Linda Hall Library of Science, Engineering, & Technology
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The theory of the volcanic origin of basalt was fairly widespread in France and Italy in the late eighteenth century, and even in Western Germany. But it ran into some trouble in eastern Germany, especially in Saxony. One difficulty was presented by the basalt deposits in Saxony, which frequently lie in horizonal beds between sedimentary strata, or as caps on the top of isolated rises. With no volcanic cones in evidence, it is more difficult to argue for an igneous origin for basalt. A second problem was presented by the foremost geological authority in Saxony at that time, Abraham Werner. Werner came to champion an aqueous origin for basalt, and he influenced many others who followed his lead.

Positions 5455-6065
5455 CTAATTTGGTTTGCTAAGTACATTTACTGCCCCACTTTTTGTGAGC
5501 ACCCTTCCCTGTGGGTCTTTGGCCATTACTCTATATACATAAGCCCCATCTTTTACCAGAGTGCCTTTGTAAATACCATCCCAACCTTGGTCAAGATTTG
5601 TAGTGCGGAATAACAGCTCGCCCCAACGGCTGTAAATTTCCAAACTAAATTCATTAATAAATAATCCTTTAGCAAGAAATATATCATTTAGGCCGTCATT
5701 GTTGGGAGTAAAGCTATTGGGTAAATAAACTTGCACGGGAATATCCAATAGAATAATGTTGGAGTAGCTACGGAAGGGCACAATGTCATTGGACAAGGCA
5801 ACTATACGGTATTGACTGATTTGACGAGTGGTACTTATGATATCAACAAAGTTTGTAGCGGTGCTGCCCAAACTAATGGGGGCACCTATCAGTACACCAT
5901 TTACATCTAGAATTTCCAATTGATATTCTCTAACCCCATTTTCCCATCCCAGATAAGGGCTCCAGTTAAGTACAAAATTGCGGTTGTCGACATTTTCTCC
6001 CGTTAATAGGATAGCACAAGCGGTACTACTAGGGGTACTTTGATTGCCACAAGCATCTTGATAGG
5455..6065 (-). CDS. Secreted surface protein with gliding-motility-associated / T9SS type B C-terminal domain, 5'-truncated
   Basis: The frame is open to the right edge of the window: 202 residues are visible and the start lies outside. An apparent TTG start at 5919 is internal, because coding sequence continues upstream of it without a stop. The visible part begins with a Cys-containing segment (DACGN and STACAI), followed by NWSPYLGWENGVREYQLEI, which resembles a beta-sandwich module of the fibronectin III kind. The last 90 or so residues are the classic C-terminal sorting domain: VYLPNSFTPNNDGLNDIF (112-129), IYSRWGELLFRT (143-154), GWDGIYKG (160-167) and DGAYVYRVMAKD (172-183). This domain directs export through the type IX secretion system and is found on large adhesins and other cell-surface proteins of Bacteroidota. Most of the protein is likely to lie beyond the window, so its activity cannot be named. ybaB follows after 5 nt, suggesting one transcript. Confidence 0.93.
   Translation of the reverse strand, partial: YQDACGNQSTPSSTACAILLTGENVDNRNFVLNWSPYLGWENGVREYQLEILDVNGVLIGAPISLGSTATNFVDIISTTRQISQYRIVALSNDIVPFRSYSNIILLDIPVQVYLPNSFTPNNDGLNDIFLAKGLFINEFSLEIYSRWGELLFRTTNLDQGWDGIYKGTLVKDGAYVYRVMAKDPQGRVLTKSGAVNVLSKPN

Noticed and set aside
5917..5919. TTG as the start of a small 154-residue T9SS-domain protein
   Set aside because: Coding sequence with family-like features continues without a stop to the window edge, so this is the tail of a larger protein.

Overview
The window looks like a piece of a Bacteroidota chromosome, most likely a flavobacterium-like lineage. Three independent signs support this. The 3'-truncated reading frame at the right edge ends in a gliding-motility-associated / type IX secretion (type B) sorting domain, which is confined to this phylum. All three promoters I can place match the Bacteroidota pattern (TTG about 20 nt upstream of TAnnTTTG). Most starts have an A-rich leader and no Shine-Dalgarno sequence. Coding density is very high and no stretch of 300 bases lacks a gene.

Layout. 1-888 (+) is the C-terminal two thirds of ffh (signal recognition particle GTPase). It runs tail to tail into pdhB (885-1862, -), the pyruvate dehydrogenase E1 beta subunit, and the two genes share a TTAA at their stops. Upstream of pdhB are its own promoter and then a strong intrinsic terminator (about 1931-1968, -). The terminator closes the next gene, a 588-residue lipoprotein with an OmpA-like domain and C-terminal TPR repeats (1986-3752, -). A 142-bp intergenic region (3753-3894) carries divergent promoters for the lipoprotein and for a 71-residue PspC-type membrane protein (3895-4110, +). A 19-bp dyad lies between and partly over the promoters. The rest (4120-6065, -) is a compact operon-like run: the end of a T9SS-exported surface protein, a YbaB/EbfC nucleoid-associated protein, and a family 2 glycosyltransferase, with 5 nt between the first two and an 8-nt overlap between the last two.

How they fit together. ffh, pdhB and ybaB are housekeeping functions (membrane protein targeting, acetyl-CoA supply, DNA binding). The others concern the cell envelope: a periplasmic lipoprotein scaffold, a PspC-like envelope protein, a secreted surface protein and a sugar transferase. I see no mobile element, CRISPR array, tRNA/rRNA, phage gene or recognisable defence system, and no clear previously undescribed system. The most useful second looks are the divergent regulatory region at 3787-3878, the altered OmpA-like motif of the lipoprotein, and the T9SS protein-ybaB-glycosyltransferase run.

The illustration, showing a basalt outcrop in Saxony, is from exhibit item 34.